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High fence 524

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This page contains content from ISOM2000   This page contains content from Ashby Mapping  Ski-O symbol  Mountain Bike-O symbol  revision 05/00


524 High fence

A boarded or wire fence higher than ca 1.5m, not crossable to the average orienteer, eg. deer fence.

Colour: black.

Line width 0.18mm

tag: line 0.14mm, length 0.5mm, spacing 2.5mm, angle 60º

ISOM 1990 Definition

As ISOM 2000 but line width width was 0.175mm and tag width 0.125mm

OCAD Methods

Defined as line symbol 524.0. Can be drawn with any tool but bézier or straight line modes are preferable.

If the bézier tool is used, care must be taken as tag spacing is dependent on location of nodes and handles. The smaller tag gap is particularly vulnerable to the effects of tight curves on the spacing. See bézier topic for more information.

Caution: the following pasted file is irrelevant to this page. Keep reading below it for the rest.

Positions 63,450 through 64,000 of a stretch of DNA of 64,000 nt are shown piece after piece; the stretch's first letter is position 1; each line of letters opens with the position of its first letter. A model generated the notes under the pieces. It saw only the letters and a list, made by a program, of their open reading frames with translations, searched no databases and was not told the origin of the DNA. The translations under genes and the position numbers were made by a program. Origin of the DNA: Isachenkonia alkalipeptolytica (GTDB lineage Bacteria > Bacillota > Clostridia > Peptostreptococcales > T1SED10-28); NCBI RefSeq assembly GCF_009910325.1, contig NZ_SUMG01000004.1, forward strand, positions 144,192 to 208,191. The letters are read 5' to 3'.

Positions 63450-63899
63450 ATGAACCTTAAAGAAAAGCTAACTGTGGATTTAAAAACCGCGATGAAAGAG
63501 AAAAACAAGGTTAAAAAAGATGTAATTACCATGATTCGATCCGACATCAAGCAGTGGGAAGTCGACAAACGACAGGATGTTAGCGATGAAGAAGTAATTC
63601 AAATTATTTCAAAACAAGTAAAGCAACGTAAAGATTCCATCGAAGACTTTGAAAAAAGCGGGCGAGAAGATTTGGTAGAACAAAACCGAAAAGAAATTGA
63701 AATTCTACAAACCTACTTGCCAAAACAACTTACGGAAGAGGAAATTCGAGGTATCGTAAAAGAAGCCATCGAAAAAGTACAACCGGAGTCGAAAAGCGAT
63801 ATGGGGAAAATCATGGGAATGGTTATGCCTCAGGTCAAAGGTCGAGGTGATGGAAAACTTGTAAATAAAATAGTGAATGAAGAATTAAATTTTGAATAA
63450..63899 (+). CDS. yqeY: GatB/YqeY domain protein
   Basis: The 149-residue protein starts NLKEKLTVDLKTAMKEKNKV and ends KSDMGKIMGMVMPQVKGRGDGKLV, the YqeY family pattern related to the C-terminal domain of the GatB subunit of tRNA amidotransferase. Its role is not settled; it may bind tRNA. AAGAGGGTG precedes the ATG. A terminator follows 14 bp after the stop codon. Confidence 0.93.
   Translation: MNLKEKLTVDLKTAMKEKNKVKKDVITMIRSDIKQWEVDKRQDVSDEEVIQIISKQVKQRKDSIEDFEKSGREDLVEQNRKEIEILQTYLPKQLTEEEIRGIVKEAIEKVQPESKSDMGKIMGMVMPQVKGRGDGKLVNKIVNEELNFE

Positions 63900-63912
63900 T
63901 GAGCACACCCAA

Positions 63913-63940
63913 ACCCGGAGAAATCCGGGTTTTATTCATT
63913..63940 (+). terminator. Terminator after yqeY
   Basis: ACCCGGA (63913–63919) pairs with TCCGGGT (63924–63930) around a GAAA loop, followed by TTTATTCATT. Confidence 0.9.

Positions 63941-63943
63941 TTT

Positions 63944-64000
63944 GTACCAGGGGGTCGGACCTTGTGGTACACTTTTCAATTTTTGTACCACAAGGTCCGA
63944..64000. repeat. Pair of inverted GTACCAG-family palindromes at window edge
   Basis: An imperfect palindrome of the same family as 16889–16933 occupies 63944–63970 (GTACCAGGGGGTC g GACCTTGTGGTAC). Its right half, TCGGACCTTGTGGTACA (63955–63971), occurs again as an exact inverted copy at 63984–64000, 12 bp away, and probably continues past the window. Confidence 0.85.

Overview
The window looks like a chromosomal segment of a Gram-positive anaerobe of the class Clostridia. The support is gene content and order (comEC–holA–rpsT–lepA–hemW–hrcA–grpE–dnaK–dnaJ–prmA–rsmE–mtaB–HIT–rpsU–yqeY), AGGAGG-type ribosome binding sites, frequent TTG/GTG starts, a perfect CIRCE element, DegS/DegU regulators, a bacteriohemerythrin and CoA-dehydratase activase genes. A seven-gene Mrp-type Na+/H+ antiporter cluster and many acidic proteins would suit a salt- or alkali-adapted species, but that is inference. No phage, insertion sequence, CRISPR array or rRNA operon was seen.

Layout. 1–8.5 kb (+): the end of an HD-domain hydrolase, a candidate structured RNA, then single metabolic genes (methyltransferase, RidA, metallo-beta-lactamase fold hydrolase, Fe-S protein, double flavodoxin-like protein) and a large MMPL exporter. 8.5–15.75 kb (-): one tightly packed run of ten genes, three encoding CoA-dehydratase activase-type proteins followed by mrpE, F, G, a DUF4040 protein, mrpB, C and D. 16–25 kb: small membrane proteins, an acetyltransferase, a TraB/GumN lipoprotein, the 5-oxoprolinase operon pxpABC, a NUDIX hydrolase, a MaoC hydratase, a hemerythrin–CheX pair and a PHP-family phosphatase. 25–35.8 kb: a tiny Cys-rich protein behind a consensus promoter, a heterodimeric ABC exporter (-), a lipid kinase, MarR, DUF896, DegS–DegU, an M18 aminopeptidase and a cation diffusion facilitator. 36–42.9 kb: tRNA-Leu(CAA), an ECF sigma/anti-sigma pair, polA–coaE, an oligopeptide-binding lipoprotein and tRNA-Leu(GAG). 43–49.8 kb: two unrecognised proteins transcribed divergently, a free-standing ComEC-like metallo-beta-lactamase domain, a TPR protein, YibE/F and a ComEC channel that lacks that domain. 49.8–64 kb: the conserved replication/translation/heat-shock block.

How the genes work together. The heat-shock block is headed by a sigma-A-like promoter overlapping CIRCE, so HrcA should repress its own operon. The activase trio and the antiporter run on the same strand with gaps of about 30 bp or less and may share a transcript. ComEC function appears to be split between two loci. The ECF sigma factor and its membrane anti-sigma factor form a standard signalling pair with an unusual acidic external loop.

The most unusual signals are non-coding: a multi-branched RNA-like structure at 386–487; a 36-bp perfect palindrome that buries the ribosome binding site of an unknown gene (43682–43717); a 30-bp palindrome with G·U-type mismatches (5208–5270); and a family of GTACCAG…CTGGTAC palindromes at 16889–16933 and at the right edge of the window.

OCAD default definition

The default definition has the fence tags going in the wrong direction compared with the ISOM. The defined angle should be 120º (Mike Godfree)

See the Variations in Symbols topic for details.

All crossing points (gates, stiles and gaps) must be shown, whether they are open, or even if permanently closed. if they are not to be used on the day of the competition, then this is indicated on the overprint, map corrections or on the ground, as appropriate.

Pictorial Descriptions

- BOF Rules, Appendix One

a wire or wooden boundary.

   If the fence has a tight curve or sharp angle the tags tend to overlap. The solution is to cut out the central part of the curve and replace it with a plain black line.

Use a black 0.18mm line, the passable rock face (no tags) symbol (203) is suitable.

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International Specification for Orienteering Maps produced by the International Orienteering Federation
OCAD produced by Hans Steinegger Software. © 1988-1999 Hans Steinegger. ® OCAD is a registered trademark of Hans Steinegger
This document has been written and coded by Peter Hornsby of Ashby Mapping
Apologies for any mistakes and errors; please inform details of any problems, thanks.
Produced for the Ashby Mapping internet site on 20 November 1997 and 1 December 1999  ©1997-2000 Ashby Mapping
Revised 28 December 1999, 23 March 2000